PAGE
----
The COVID-19 pandemic has changed much about the way we work, study, and conduct research, including the transition of dissertation defenses to online platforms. We asked recent Ph.D. graduates about their experiences with this new way of completing the final step of their program, and how they might advise future Ph.D. candidates to prepare for it. Whether using Zoom or BlueJeans—the university’s primary video-conferencing platform—these new graduates share firsthand insights on everything from web connectivity to choosing the right space from which to present.
How did you adjust preparing for your defense when you learned it would take place virtually?
I had to make sure that I could use BlueJeans to run my talk and have my mentor as my talk’s moderator so that we didn’t get any trolls and so that the audience could be adequately silenced to minimize lag. I also mentally prepared to have to troubleshoot any problems with my mentor and without the help of any IT people who would have helped set up the talk in the physical space. I had to get over the fact that my family wouldn’t be there, and that my fiancé would have to keep our new puppy from barking and so wouldn’t get to hear the talk in person. Being alone was the hardest part.
—Christina May, Neuroscience
I bought a new plant because I knew it would be in the frame.
Probably the biggest adjustment was simply realizing that my home would be on camera. I bought a new plant because I knew it would be in the frame. There were also a lot of logistics around figuring out how to recreate the private committee discussion before announcing to the official online conference room whether I had passed.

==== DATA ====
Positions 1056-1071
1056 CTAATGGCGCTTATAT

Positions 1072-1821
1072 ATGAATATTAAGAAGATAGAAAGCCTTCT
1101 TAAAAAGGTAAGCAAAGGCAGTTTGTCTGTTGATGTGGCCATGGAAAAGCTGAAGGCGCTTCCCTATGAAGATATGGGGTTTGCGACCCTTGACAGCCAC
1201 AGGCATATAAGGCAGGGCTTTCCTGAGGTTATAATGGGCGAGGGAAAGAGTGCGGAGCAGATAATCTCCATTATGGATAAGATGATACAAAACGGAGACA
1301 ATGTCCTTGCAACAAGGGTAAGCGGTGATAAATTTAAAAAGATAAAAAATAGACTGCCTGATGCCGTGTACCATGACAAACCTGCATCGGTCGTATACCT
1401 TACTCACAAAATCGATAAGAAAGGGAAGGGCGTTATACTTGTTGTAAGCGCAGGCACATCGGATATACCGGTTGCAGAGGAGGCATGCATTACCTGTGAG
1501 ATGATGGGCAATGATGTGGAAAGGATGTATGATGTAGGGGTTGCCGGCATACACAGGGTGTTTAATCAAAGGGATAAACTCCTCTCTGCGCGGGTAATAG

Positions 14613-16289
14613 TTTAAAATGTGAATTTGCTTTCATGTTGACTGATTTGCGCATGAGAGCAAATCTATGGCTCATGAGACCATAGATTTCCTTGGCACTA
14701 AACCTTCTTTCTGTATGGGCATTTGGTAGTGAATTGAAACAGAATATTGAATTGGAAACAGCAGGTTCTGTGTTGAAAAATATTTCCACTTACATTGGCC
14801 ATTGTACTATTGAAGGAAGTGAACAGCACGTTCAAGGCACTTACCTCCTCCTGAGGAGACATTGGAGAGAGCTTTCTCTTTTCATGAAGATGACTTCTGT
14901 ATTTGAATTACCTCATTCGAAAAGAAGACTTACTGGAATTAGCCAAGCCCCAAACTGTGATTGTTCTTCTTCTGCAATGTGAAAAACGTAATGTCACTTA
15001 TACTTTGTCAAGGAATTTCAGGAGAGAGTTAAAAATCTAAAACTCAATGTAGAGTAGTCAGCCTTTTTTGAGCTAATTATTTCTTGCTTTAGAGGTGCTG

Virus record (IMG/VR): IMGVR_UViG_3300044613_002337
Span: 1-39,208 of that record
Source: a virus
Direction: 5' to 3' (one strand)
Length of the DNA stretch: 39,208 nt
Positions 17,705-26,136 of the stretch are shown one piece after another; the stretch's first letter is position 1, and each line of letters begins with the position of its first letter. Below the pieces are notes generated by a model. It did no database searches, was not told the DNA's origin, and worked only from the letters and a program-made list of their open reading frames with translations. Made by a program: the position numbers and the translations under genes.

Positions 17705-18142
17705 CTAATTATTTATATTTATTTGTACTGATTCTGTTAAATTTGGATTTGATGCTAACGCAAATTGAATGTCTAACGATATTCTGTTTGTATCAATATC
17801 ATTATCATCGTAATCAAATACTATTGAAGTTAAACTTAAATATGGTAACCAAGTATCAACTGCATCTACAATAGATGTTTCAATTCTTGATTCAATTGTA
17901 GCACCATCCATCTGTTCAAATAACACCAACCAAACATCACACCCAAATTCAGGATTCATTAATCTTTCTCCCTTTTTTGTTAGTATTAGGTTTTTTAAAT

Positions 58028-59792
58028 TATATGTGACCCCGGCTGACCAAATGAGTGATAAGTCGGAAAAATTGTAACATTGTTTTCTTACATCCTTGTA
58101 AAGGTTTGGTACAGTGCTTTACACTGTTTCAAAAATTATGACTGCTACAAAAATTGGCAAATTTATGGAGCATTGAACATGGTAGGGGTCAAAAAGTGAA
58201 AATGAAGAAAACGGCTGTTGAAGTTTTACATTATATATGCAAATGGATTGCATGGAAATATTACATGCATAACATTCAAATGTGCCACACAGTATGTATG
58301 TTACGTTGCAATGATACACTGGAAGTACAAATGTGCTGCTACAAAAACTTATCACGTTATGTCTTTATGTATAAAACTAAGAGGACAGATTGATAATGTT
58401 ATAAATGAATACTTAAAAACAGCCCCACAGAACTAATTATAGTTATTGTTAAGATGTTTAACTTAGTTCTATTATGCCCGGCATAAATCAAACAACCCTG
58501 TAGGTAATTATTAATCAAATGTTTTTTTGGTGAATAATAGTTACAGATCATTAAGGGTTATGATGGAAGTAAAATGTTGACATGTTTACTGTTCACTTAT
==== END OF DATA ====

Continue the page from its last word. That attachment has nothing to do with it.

—Angie Baecker, Asian Languages and Cultures
I prepared (handwritten and scanned) slides; I had originally been preparing to give a chalk talk on the blackboard. Since math is often more effectively explained when things are also being written out in real-time (and this is also common disciplinary practice) I looked into options for live annotation in a virtual environment.
—Feng Zhu, Mathematics
I just rehearsed the virtual meeting with a friend to make sure there wouldn’t be any technical difficulties. Everything else was the same.
—Dawei Huang, Computer Science and Engineering
Was there anything unexpected you encountered during your virtual defense?
The day before my defense, I tried sharing my screen and it crashed my aging computer. I fortunately was able to borrow another laptop. I also found out while setting up that you can only use Presenter Mode in BlueJeans if you have two monitors. I was able to borrow one at the last minute. With one monitor only, you cannot share your screen and use Presenter Mode at the same time. The actual defense went smoothly after that.
—Jesse Contreras, Epidemiology
I’d recommend setting a moderator other than you who can mute everyone’s microphones
PowerPoint crashed during the Zoom presentation. It’s a lot of drain on the computer all at once.
—Annie Blais, Educational Studies
Some people didn’t mute their microphones, and I couldn’t access the mute-all button while in slide-sharing mode. That made things difficult. I’d recommend setting a moderator other than you who can mute everyone’s microphones.
—Brittany Clawson, Molecular, Cellular, and Developmental Biology
One of my committee members was disconnected for a few minutes. At the beginning we were all on two separate BlueJeans meetings, three on mine and three on another.